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When can you expect to get the Covid vaccine? vaccine schedule outline and how to use the vaccine queue calculator

All people aged 50 and over should be offered the vaccine by the end of May

A vaccine queue calculator has now been created by Omnicalculator, to estimate when you could receive the vaccine (Picture: Shutterstock)
A vaccine queue calculator has now been created by Omnicalculator, to estimate when you could receive the vaccine (Picture: Shutterstock)

The Scottish Government has said that all adults should have received at least one vaccination dose by early May 2021, with second vaccination doses completed by mid-July.

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But with the vast majority of vaccines so far only being available to care home residents and frontline health and social care workers, when can others expect the vaccine? This is what we know.

Who is currently being offered the vaccine?

At present, care homes remain the priority and then those aged 80 and over in the community.

Doctors, nurses, social care workers and other essential workers on the frontline of treating extremely vulnerable and at risk people are also receiving the vaccination.

Out of 250,000 people aged over 80 in the community, only just above 2 percent have received their first dose.

However, Health Secretary Jeanne Freeman has announced plans to increase vaccinations “rapidly”.

On 18 January, Nicola Sturgeon said Scotland remained “on-track to complete first dose vaccines for the JCVI priority groups one and two by the start of February.”

She added: “Just to remind you, that includes care home residents, which, I’m pleased to say, are almost complete already, health and care staff, and everybody who is aged over 80.”

When can I expect to receive the vaccine?

Over 70s and those defined as clinically vulnerable – considered priority groups three and four – should expect to have received their first jab of the vaccination by mid-February.

Then, those aged over 65 and adults over the age of 16 who have underlying health conditions are to receive their first dose by mid-March.

By the second week in May, those over 50 years old and any adult considered extremely vulnerable will have received their vaccine – this will conclude the first vaccinations of all priority groups.

After receiving the initial dose of the coronavirus vaccine, people will then be invited to receive the second dose approximately 12 weeks later.

This means those who are last to receive the vaccine in May will be fully immunised by mid-July.

What are the nine priority groups?

Nicola Sturgeon has said her government is administering the vaccine in accordance with advice from the Joint Committee on Vaccination and Immunisation (JCVI).

As such, the nine priority groups are:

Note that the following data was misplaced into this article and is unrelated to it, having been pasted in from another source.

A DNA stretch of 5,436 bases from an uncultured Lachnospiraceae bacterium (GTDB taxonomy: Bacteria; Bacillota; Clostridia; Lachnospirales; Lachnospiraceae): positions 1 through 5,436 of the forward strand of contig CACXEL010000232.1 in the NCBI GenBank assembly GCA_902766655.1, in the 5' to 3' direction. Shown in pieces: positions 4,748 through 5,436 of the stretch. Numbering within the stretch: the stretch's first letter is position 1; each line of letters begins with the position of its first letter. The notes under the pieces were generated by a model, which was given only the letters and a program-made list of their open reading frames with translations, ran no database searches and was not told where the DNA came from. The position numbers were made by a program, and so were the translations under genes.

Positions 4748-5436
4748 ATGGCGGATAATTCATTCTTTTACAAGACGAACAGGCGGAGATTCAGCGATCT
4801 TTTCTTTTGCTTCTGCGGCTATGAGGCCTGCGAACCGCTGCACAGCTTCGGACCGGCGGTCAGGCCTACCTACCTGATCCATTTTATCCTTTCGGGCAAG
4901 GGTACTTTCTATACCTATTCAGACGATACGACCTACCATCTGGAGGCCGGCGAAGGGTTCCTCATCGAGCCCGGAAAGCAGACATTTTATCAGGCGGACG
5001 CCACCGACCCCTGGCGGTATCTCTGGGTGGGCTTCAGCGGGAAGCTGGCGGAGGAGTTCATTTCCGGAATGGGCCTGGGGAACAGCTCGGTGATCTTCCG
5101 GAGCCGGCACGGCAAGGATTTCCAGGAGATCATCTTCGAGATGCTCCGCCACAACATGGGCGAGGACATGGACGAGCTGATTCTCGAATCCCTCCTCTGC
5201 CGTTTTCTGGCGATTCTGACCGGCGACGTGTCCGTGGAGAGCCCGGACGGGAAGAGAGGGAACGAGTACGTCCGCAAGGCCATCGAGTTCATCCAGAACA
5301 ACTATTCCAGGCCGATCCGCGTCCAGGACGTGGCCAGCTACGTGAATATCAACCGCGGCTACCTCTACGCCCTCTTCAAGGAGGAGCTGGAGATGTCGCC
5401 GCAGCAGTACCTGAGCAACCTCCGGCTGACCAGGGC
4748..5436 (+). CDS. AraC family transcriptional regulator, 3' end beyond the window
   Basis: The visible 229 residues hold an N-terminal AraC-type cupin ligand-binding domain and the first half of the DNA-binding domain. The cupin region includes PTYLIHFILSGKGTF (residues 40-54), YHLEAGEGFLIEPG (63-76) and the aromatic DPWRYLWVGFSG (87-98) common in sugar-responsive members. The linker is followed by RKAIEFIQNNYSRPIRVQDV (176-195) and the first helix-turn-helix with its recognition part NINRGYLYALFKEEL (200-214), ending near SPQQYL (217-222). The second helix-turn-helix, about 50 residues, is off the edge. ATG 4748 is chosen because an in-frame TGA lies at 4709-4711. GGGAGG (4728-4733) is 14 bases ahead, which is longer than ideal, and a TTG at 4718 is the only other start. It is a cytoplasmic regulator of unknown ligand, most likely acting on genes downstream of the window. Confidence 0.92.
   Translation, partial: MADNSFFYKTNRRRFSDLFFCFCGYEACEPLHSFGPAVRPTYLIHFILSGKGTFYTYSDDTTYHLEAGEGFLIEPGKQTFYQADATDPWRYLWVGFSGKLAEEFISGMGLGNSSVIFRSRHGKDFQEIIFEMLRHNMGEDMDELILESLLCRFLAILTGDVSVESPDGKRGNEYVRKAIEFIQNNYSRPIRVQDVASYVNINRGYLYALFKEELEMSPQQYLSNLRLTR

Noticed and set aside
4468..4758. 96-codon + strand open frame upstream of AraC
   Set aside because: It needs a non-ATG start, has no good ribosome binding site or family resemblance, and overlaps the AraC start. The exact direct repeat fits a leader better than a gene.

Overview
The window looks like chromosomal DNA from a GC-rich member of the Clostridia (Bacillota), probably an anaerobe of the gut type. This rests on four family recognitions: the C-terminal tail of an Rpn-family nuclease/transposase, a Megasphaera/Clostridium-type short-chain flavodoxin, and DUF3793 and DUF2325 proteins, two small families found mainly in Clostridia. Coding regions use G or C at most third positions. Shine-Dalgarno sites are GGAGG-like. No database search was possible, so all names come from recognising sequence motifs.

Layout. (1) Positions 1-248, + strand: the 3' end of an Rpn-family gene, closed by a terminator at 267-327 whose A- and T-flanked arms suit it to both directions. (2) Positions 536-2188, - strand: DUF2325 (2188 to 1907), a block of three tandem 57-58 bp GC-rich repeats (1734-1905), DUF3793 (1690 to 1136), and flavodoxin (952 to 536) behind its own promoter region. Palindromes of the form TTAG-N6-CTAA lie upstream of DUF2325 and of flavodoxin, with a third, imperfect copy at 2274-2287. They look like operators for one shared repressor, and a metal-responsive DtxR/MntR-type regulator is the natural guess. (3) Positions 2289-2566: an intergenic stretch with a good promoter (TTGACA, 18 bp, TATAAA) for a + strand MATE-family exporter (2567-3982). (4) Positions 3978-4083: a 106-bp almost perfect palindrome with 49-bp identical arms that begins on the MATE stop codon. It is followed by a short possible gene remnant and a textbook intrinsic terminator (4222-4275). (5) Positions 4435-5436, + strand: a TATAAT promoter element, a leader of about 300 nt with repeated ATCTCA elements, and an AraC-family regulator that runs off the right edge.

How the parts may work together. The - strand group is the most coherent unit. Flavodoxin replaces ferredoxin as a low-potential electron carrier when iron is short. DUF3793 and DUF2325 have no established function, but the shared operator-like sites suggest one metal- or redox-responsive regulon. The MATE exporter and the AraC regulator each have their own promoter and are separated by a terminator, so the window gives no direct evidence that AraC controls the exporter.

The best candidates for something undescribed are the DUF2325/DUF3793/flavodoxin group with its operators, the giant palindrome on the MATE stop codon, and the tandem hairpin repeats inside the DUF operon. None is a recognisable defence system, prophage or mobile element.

1. Residents in a care home for older adults and their carers

2. All those 80 years of age and over and frontline health and social care workers

3. All those 75 years of age and over

4. All those 70 years of age and over and clinically extremely vulnerable individuals

5. All those 65 years of age and over

6. All individuals aged 16 years to 64 years with underlying health conditions which put them at higher risk of serious disease and mortality

7. All those 60 years of age and over

8. All those 55 years of age and over

9. All those 50 years of age and over

Children and adults under the age of 50 who do not have an underlying or significant health condition have not yet been told when to expect the vaccine.

A vaccine calculator has now been made available for people in Scotland to determine when they are likely to be immunised.

How does the vaccine calculator work?

The vaccine calculator has been created on Omnicalculator, and uses specific details to estimate when you could receive the vaccine.

Based on the UK’s current nine-point priority list for the vaccine, it tells you how many people are likely ahead of you in the queue.

Omnicalculator has also gathered data on how big each group is likely to be, in order to estimate where you are in the queue.

Questions asked by the calculator include your age, health conditions and whether you are pregnant or if you are a care home worker or an unpaid carer.

It then uses this information to calculate when you’re most likely to receive the vaccine, based on the answers you’ve given.

What vaccine will I receive?

Scotland, like the rest of the UK, has now received batches of the American Pfizer and Oxford-AstraZeneca vaccine.

The Moderna vaccine has also been approved for use by the Medicines & Healthcare products Regulatory Agency (MHRA) but will not become available until the springtime.

People are not given a choice over which one they receive, but all are expected to be around 95 percent effective and safe for use.

It is advised that patients receive their two doses from the same type of vaccine, as there is not enough data to determine the effectiveness of using different vaccines each time.

The Scotsman

The Scotsman is a Scottish compact newspaper and daily news website headquartered in Edinburgh. First established as a radical political paper in 1817, it began daily publication in 1855 and remained a broadsheet until August 2004. Its parent company, JPIMedia, also publishes the Edinburgh Evening News.

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